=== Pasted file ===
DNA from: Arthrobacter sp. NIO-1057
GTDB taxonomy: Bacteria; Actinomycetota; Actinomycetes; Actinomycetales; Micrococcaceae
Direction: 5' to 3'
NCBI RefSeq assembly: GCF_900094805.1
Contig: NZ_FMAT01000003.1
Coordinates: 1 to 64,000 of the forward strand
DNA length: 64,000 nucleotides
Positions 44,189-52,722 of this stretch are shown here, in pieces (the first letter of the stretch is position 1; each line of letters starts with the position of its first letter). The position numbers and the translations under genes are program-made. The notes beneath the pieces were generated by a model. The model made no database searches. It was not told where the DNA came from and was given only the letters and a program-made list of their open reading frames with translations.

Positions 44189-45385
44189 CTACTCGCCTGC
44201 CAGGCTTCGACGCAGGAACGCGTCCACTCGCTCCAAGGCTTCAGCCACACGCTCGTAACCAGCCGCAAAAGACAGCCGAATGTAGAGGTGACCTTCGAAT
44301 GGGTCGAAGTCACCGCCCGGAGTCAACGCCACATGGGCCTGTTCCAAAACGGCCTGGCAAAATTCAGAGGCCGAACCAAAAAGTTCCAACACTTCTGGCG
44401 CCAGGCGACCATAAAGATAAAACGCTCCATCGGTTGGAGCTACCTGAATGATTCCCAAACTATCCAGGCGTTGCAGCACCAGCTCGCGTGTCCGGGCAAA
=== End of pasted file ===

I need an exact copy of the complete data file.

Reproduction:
DNA from: Arthrobacter sp. NIO-1057
GTDB taxonomy: Bacteria; Actinomycetota; Actinomycetes; Actinomycetales; Micrococcaceae
Direction: 5' to 3'
NCBI RefSeq assembly: GCF_900094805.1
Contig: NZ_FMAT01000003.1
Coordinates: 1 to 64,000 of the forward strand
DNA length: 64,000 nucleotides
Positions 44,189-52,722 of this stretch are shown here, in pieces (the first letter of the stretch is position 1; each line of letters starts with the position of its first letter). The position numbers and the translations under genes are program-made. The notes beneath the pieces were generated by a model. The model made no database searches. It was not told where the DNA came from and was given only the letters and a program-made list of their open reading frames with translations.

Positions 44189-45385
44189 CTACTCGCCTGC
44201 CAGGCTTCGACGCAGGAACGCGTCCACTCGCTCCAAGGCTTCAGCCACACGCTCGTAACCAGCCGCAAAAGACAGCCGAATGTAGAGGTGACCTTCGAAT
44301 GGGTCGAAGTCACCGCCCGGAGTCAACGCCACATGGGCCTGTTCCAAAACGGCCTGGCAAAATTCAGAGGCCGAACCAAAAAGTTCCAACACTTCTGGCG
44401 CCAGGCGACCATAAAGATAAAACGCTCCATCGGTTGGAGCTACCTGAATGATTCCCAAACTATCCAGGCGTTGCAGCACCAGCTCGCGTGTCCGGGCAAA